During freeze-drying, a medication is dehydrated to leave behind a type of powder. As soon as it is to be put to use with patients, it is introduced to water once again and then dissolved. This is mainly put to use in high quality ingredients, such as proteins, some of which are produced biotechnologically. The advantages of freeze-drying are that products are preserved for longer, their effectiveness remains stable and the highly effective and sensitive ingredients are better protected. Such preparations are used in oncology (the treatment of cancer), for example. ”The interests of both the pharmaceutical industry and patients alike are rather obvious. They are seeking to provide their valuable and costly medications with the highest possible protection and ensure that they remain effective for as long as possible,” says Dr. Dietrich.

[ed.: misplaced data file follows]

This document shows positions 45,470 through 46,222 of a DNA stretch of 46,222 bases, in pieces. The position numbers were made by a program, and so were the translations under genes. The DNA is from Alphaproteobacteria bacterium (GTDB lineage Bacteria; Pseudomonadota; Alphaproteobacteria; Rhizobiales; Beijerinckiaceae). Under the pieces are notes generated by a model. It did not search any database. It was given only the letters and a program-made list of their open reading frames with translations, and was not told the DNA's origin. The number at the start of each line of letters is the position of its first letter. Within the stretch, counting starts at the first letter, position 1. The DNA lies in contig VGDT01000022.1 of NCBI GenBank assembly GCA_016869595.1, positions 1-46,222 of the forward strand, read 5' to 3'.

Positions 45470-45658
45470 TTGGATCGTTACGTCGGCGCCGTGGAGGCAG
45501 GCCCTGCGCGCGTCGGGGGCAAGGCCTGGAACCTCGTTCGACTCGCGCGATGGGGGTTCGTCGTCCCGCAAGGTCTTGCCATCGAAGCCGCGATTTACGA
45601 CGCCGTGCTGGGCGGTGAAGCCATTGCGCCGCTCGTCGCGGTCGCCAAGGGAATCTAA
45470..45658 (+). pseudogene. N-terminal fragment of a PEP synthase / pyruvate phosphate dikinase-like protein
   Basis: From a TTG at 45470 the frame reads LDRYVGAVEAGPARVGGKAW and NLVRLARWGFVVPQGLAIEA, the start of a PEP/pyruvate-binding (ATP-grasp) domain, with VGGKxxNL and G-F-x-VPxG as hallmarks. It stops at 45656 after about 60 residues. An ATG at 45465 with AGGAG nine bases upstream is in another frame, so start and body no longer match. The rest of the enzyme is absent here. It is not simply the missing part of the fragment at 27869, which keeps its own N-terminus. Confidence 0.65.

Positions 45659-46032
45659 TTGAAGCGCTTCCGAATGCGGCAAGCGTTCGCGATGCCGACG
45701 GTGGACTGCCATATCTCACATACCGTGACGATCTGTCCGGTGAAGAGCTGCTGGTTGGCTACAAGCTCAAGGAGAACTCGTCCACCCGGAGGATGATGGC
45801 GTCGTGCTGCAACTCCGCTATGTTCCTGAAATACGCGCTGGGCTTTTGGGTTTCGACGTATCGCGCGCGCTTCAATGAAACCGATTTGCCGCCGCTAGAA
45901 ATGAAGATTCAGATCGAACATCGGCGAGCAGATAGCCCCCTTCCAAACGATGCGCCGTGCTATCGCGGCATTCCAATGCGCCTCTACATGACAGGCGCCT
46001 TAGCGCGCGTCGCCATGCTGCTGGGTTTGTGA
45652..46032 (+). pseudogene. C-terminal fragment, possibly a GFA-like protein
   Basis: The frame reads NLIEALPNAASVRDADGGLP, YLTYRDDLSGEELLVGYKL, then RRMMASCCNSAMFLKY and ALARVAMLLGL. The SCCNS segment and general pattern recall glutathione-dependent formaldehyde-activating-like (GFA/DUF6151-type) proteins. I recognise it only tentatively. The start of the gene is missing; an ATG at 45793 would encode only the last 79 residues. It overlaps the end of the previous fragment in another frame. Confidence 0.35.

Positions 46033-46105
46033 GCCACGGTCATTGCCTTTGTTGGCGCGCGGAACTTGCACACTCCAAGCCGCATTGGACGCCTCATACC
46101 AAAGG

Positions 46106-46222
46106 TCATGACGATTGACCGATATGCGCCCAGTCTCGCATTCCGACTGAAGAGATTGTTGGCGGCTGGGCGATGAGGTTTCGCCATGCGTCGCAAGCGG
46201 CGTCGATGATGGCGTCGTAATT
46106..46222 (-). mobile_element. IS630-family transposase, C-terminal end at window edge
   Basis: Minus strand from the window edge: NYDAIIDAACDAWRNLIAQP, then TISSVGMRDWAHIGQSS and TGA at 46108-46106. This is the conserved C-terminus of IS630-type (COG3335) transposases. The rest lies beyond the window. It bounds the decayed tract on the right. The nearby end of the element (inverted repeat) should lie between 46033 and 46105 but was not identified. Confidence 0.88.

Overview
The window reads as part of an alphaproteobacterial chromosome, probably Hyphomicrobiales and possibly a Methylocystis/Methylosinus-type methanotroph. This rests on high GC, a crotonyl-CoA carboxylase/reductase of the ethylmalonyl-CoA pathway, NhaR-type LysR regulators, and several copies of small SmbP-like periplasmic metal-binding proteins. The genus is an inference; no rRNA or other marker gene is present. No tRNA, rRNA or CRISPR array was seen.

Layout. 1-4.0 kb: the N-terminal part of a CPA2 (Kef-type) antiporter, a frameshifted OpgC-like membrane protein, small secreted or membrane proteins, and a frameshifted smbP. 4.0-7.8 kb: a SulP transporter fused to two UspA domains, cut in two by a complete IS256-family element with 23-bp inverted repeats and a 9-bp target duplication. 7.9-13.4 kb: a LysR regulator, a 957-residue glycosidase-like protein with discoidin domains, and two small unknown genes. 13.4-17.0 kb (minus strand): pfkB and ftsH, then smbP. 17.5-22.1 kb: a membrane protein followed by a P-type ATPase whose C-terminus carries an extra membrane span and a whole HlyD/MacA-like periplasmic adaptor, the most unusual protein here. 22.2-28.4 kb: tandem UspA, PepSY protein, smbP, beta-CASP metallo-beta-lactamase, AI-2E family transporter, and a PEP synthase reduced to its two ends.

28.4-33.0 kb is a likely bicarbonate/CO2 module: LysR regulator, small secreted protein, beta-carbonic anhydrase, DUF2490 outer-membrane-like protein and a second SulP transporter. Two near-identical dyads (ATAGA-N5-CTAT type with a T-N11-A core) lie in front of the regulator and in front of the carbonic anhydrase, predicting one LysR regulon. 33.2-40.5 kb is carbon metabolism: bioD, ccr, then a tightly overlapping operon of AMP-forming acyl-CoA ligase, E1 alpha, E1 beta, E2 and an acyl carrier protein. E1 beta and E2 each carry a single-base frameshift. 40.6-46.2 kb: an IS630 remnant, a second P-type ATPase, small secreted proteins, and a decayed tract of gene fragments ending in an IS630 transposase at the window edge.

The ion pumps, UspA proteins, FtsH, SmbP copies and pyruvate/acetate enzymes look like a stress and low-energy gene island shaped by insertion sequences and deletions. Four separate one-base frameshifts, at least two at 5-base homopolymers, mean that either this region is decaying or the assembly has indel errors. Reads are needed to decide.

Vials with hydrophobic coatings have such homogeneous surfaces that freeze-dried substances find it difficult to adhere to the inside walls of the vials. The result is not only an improved cosmetic look, but also that medications dissolve more quickly in water. Nevertheless, glass is not the only material that can be improved by using coatings. Polymers also offer interesting potential for optimization. Here, however, the picvd coating mainly improves the oxygen and water vapor barriers, an aspect that can open up new avenues for biopharmaceuticals, for example.

In vogue: coatings with organic molecules